Coronavirus Gets Official Name, Seniors At Highest Risk

Coronavirus, a respiratory illness that has the entire world nervous and on-edge, officially got a new name this week. It is now officially known as COVID-19.

The World Health Organization (WHO) and the U.S. government have declared the coronavirus outbreak a public health emergency, and federal officials are warning Americans not to travel to China.


Since it was first identified in Wuhan, China, in December 2019, the virus has spread to several countries, including the U.S. It has sickened tens of thousands of people and has claimed the lives of thousands. And the numbers continue to climb.

Here are important facts you need to know about the coronavirus.


Coronavirus: What Exactly Is It?

Coronavirus, is so named because of their crownlike shape. They are a large family of viruses that are common in many species of animals. There are also several coronaviruses that can infect people, according to the Centers for Disease Control and Prevention (CDC). These strains cause cold like symptoms that can accelerate and progress to dangerous  lower respiratory tract illnesses, such as pneumonia and bronchitis.


The virus at the center of the latest outbreak is being referred to as a new coronavirus, since it’s something that health officials have not seen before.


The cause of the latest outbreak is still under investigation. Health experts suspect that the virus originated from an animal source in Wuhan and is now spreading from person to person in China and in other countries.


Coronavirus: The Symptoms

Patients with COVID-19 have reported mild to severe symptoms of fever, cough and shortness of breath. These usually begin two to 14 days after exposure, according to the CDC.


Many patients with severe complications from the virus and develop pneumonia in both lungs. As there is currently no vaccine, there have been hundreds of deaths reported worldwide.


The CDC asks all those with symptoms and a recent travel history to China to call their health care provider. The agency also has tips for what to do if you become infected with COVID-19. The virus is spread through human contact such as coughs, sneezes, coming from respiratory droplets. This virus is highly contagious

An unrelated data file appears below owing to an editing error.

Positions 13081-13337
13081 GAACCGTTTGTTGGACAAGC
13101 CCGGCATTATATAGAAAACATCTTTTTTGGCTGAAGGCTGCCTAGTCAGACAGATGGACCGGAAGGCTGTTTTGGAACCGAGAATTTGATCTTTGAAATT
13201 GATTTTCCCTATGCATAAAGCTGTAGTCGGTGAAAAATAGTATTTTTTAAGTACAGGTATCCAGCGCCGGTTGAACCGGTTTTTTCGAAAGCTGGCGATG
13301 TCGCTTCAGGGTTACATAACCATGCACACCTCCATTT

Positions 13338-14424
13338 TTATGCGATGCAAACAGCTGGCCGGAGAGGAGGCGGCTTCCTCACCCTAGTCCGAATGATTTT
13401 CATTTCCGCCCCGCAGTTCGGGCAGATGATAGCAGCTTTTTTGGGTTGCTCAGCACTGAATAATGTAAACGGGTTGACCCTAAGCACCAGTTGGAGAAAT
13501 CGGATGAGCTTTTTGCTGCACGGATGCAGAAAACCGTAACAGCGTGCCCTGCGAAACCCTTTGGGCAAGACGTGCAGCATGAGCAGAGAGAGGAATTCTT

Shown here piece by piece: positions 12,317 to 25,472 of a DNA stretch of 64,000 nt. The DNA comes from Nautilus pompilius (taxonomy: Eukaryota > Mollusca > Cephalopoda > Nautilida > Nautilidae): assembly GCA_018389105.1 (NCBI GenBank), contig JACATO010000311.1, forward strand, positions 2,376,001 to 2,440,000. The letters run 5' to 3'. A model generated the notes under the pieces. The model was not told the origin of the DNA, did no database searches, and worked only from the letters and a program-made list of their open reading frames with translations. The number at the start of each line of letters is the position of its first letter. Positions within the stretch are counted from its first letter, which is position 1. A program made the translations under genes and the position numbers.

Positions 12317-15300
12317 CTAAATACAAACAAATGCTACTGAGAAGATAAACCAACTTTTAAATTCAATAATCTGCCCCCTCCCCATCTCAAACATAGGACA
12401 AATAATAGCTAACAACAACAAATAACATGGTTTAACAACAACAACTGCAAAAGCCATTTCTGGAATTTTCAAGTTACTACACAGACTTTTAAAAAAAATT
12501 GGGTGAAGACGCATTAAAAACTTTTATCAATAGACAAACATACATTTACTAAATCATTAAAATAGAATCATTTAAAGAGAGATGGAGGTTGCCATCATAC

Coronavirus: Senior Citizens At The Highest Risk

Older adults are the most susceptible to catching this virus, health records show. The majority of people dying from the disease are over age 50. And, most recently, a study in the New England Journal of Medicine analyzed the first 425 people with the virus and found that the median age of patients was 59.


The reason for seniors high susceptibility is obvious says the CDC. Older people have weak immune systems, and so they’re more at risk for any type of infection causing complications. This includes other respiratory illnesses, such as the flu and pneumonia.

Therefore, it’s import ant that seniors, and of course younger age groups as well, make sure to have access to optimal care, should they become sick with the coronavirus.


The Best Way To Protect Yourself

The best way to prevent yourself from COVID-19 is to avoid exposure. Therefore, Step 1 is don’t travel to China. Travelers coming to the U.S. from China receive meticulous screenings at the airport.


Health officials also advise taking everyday steps that can prevent the spread of respiratory viruses. Wash your hands often with soap and water (scrub for at least 20 seconds). Also, use alcohol-based hand sanitizer when soap is not available.


Avoid touching your eyes, nose, and mouth with unwashed hands, and stay away of other sick people. In addition, cover your mouth when your sneeze or cough. Coughs and sneezes do travel at high velocity to a distance of over 100 feet.


Researchers at the University of Bristol assessed the airborne survival of bacteria in aerosol droplets from coughs and sneezes.

Surprisingly, they found the average sneeze or cough can send over 100,000 contagious germs into the air at speeds of up to 100 miles per hour.


These germs carry viruses, such as influenza, respiratory syncytial virus (RSV) and adenoviruses, which cause the common cold.

They can also carry bacteria, such as Streptococcus pneumoniae or Haemophilus influenzae.


The most critical time for spread of those germs, according to the researchers, is in the first few minutes after a sneeze or cough occurs.


Some other advice: Don’t be a hero, stay home when you are sick. Also, disinfect frequently touched objects and surfaces.

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